Cartoon Network Puts Toons/Games Multitasking On One Mobile Screen

CN-BHey, if you can’t beat limited attention spans, then you may as well program around them. Turner’s Cartoon Network has taken the first and second screens and scrunched them together in a novel bit of evil genius app development. The 2.0 release of their on-demand TV app for iOS allows the viewer to play a simple video game at the bottom of the iPad screen as a cartoon episode plays on the top half.

No kidding. Attention deficit disorder is now a design feature.  

The app itself is an excellent design, although the experiences are different between the iPad and iPhone/iPod Touch iterations. On the tablet, the portrait oriented display is literally divided in half. As usual, cable customers can log into their account to get access to full episodes of most CN shows. Others get clips. These video streams run on the top half of the screen. At the bottom you can rifle through more than half a dozen rudimentary swipe and tap games to play.



The games are not involved enough to be completely absorbing, but they do require reflexes and hand-eye coordination that must distract the eye from the top-screen video. But the viewer/player can stop or pause either screen experience independently of the other. So if you are playing an intense patch and want to pause the video stream to play, you can. And vice versa.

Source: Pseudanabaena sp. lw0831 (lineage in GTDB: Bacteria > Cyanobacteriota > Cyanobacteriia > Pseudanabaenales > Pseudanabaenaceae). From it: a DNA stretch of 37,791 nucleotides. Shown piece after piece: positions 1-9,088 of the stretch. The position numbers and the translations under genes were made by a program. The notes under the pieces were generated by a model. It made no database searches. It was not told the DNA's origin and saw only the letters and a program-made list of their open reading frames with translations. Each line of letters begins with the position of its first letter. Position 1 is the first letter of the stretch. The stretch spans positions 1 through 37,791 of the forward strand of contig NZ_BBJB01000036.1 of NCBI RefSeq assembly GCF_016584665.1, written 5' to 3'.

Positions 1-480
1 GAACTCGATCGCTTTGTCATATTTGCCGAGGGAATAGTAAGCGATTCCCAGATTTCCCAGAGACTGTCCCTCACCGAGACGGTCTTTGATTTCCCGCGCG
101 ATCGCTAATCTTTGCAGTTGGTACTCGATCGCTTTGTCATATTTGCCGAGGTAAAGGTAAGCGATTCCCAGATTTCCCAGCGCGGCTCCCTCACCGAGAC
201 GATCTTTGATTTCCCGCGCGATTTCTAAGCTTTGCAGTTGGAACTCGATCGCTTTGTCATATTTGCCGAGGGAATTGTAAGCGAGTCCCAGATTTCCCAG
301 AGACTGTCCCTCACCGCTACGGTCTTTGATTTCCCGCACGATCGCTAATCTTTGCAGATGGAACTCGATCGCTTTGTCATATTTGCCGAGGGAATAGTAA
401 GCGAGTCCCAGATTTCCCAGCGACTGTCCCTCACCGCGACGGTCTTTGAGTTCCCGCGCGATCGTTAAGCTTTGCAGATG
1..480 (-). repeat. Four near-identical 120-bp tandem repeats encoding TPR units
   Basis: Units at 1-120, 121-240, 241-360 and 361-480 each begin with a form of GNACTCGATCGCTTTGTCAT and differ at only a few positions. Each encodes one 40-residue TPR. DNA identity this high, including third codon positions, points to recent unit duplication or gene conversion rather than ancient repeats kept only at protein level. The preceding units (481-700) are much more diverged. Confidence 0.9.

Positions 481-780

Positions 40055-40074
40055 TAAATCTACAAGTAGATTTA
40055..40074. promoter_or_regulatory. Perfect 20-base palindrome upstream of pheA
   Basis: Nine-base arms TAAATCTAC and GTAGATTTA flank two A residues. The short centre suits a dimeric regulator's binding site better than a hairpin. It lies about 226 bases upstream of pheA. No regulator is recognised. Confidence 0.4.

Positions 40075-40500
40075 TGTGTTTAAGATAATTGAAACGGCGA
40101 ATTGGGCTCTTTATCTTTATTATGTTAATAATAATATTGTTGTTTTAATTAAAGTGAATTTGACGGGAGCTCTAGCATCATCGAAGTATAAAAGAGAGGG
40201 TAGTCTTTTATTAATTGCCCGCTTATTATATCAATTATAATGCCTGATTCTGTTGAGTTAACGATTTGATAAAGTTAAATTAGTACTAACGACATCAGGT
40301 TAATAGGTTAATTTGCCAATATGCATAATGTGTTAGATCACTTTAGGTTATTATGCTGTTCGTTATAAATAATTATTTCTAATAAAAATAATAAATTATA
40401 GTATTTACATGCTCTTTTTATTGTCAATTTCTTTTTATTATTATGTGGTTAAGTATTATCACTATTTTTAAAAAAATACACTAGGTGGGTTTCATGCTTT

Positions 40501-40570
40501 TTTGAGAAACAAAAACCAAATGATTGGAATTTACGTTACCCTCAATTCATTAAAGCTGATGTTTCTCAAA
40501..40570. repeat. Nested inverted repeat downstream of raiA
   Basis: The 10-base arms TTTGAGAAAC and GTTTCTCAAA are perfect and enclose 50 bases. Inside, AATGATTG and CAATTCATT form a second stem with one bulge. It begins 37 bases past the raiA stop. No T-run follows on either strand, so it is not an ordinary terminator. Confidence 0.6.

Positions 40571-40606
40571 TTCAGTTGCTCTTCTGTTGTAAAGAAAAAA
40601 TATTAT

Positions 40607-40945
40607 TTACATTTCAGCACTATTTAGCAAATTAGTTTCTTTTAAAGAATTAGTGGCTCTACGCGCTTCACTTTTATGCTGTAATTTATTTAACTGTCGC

The model is different on smaller handhelds. The screen is dedicated to only one media experience at a time. Rotate the iPhone or Touch to the left or right landscape mode and the app turns into a game or a video player. All quite cool from a design perspective.  

Go ahead and bemoan Turner seeming to cater to limited attention spans. All they really are doing here is admitting the obvious. If kids today are anything like my daughter ten years ago, then they have memorized most of the cartoon they watch endlessly rerun on CN anyway. Many of them are actively engaged on a second screen when the TV is on. This just compresses the two-screen experience onto one.

Which is to say “watching” TV is not really “watching TV” for them, as it may be for us. But wait. How many times have my wife and I watched that TNT rerun of "Big Bang Theory," while she reads a book and I peruse my iPad? At what point does our evening second-screen dive become so important that we start choosing first-screen programming that does not require our full attention?

By the way, the Windows 8 tablets are supposed to support same screen multitasking that will allow some apps to be “snapped” onto certain quadrants of the display. This could become very interesting for tablet video viewing and social TV.

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